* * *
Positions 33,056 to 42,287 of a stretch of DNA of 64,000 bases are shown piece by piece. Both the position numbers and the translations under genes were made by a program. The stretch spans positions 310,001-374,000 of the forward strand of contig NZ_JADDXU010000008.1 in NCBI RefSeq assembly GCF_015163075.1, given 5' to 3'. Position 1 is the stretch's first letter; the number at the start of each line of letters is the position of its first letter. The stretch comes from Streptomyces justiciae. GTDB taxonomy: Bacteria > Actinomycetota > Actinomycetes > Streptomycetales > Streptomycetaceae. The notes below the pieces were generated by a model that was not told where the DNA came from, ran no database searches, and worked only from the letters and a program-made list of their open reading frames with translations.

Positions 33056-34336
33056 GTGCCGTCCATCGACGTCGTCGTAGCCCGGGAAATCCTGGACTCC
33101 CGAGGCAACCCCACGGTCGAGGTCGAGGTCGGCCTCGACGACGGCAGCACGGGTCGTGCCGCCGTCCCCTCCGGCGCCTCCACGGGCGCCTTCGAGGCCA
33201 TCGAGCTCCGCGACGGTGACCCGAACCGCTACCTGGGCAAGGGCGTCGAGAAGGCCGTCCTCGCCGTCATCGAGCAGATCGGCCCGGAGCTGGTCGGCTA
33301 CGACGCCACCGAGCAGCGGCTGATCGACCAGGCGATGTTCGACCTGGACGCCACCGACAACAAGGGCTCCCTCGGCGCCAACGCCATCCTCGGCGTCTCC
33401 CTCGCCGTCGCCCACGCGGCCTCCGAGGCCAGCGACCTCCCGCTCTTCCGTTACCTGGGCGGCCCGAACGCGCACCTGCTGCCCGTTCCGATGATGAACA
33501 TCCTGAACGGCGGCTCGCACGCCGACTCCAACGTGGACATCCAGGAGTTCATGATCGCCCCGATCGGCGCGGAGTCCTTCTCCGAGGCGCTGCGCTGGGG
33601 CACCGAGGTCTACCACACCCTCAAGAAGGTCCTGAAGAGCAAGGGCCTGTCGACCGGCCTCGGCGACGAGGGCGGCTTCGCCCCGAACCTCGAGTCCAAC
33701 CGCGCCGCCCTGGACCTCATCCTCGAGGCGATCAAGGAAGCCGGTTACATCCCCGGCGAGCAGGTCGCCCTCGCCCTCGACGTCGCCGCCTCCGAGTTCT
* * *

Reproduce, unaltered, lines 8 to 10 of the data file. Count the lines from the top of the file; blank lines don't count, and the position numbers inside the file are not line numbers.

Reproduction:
33501 TCCTGAACGGCGGCTCGCACGCCGACTCCAACGTGGACATCCAGGAGTTCATGATCGCCCCGATCGGCGCGGAGTCCTTCTCCGAGGCGCTGCGCTGGGG
33601 CACCGAGGTCTACCACACCCTCAAGAAGGTCCTGAAGAGCAAGGGCCTGTCGACCGGCCTCGGCGACGAGGGCGGCTTCGCCCCGAACCTCGAGTCCAAC
33701 CGCGCCGCCCTGGACCTCATCCTCGAGGCGATCAAGGAAGCCGGTTACATCCCCGGCGAGCAGGTCGCCCTCGCCCTCGACGTCGCCGCCTCCGAGTTCT